Finally, there’s the problem of this bond having been set up in a way that left a gaping shortfall for the first payment – something experts say they would have expected to be prevented with careful debt scheduling.
On Sept. 24 of this year, following advice from Fehrenbach, the BRA unanimously voted to empower BRA Chair Peter Dewan and Vice Chair Jim Croom to sign off on a refinancing bond of up to $33.5M in principal, a bond that could include all the payouts the developers want to see.
One key element will be different now compared to 2017: The BRA has hired a professional financial advisor, PFM, to examine the matter and provide advice about what Dewan and Croom should do.
Experts in the area of municipal finance and bonds tell ELi that PFM has a solid reputation. But, they say, the BRA absolutely should have had a financial advisor from the start of this deal, to avoid the situation in which it now finds itself.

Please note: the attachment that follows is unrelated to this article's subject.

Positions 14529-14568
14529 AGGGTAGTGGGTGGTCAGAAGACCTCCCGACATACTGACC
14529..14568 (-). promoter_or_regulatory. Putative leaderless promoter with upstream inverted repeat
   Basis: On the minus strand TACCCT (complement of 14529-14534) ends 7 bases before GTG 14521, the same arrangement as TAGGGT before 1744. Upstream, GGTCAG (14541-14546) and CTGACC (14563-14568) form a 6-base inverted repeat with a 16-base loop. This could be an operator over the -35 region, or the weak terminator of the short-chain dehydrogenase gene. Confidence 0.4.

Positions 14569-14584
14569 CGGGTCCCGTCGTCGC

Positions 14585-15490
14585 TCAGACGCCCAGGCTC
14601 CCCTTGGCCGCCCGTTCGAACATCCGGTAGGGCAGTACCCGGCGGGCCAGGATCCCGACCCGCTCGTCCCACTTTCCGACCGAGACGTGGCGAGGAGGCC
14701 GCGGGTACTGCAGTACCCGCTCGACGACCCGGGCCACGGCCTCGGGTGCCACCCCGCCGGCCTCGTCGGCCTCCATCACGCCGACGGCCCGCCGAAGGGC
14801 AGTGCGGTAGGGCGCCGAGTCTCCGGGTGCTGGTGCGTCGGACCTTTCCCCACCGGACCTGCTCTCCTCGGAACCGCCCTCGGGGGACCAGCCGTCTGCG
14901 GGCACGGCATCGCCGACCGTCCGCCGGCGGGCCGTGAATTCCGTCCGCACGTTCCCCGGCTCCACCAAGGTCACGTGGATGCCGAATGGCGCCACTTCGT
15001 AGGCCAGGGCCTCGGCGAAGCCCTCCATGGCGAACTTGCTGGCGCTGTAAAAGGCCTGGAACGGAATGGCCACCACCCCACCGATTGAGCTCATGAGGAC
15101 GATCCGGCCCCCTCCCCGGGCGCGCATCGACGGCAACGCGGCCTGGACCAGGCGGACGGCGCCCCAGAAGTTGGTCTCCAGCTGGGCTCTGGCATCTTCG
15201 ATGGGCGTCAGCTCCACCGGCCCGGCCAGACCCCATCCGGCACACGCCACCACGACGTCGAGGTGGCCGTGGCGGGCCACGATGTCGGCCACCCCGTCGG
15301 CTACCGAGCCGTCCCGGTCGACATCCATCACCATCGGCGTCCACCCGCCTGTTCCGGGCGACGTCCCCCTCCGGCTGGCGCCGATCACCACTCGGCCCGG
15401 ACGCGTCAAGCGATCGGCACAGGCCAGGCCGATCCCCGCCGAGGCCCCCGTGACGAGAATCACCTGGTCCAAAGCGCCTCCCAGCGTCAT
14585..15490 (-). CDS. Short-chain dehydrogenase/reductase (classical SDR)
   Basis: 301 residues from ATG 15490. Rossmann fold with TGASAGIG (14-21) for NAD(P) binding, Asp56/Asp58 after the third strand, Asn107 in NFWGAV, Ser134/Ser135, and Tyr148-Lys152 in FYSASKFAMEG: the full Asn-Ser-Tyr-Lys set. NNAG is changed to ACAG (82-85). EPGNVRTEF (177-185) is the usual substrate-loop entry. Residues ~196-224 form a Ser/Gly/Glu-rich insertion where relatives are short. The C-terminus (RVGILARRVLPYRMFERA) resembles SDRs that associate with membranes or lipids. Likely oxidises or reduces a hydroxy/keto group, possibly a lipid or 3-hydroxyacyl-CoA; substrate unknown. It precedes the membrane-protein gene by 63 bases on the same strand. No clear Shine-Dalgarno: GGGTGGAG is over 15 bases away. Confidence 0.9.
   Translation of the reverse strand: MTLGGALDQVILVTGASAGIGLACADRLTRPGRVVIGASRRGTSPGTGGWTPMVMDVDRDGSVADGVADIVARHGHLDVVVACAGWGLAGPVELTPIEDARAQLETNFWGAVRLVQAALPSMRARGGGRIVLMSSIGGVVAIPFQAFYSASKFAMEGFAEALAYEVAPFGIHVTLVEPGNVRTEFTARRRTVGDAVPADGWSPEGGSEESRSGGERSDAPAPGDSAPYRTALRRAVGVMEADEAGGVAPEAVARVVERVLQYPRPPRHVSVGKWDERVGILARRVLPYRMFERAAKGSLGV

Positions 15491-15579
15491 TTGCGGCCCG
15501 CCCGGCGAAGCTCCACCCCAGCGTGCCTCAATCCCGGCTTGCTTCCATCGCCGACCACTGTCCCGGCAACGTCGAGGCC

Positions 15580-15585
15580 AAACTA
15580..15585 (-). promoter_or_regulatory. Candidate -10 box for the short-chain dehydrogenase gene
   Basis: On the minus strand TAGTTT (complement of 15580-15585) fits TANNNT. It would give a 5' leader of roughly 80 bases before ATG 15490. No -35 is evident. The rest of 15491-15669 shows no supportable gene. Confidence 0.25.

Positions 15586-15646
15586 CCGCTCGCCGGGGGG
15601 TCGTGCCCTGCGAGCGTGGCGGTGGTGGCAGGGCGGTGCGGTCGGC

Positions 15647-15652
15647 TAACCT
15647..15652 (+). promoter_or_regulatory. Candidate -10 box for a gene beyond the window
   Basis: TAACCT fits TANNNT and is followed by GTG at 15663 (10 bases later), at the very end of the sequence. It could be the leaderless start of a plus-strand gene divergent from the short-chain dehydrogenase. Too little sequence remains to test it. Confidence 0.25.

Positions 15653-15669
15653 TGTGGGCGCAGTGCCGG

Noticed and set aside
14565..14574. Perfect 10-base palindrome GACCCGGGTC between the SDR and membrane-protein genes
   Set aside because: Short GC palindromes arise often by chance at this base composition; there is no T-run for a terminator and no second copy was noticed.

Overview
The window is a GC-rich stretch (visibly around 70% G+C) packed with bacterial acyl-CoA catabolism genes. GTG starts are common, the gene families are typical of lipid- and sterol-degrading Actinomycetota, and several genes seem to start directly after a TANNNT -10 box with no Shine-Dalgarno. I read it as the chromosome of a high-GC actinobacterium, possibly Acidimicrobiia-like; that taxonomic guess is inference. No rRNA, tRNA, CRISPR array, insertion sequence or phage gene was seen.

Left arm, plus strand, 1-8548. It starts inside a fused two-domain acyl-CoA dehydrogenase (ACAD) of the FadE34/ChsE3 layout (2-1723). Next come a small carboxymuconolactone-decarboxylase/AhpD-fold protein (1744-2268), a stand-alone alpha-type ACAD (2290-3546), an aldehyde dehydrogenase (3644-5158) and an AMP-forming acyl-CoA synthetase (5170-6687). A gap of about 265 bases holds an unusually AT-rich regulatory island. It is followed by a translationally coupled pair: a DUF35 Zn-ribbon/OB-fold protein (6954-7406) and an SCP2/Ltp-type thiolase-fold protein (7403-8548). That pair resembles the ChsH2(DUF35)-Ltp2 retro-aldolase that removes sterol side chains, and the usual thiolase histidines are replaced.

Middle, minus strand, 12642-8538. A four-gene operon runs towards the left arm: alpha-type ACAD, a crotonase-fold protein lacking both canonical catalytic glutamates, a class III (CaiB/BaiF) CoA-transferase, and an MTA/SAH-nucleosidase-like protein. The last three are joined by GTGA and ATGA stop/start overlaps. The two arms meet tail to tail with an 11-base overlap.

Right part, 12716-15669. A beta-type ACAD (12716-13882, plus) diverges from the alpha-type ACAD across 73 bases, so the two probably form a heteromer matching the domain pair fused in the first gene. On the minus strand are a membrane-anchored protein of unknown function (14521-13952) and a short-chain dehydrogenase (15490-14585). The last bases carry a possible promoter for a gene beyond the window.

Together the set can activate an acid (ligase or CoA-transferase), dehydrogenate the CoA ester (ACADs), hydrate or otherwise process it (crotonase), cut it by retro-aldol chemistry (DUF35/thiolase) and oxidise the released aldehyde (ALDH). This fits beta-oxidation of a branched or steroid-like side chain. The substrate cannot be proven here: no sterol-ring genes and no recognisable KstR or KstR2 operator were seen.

The only financial advisor who has been at the table until now has been Brian Lefler of Baird, representing the developers.
PFM has already said the BRA may need to pay Lefler out of the new bond because PFM needs his help to get a refinance in place before default. So, Lefler will likely get paid again, even though he works for the developers.
Miller Canfield, the City’s and BRA’s bond counsel, will also be advising on all this. So far, they’ve been disagreeing with Meadows’ and agreeing with the developers’ interpretations. They, too, will get paid out of the new bond.
City Manager George Lahanas did not answer a question from ELi about whether the City’s new attorneys, Foster Swift, will be looking at this deal with fresh eyes.
Because of the vote taken by the BRA on Sept. 24, none of this is required to come back into public view before a new bond is issued.
Asked whether he might sit down with the BRA to try to defend the public’s interest on this matter, Mark Meadows answered that he would have to be invited by the BRA Chair, Peter Dewan.
“But unless [the BRA] was to reconsider this last vote,” he added, “there is no purpose in going.”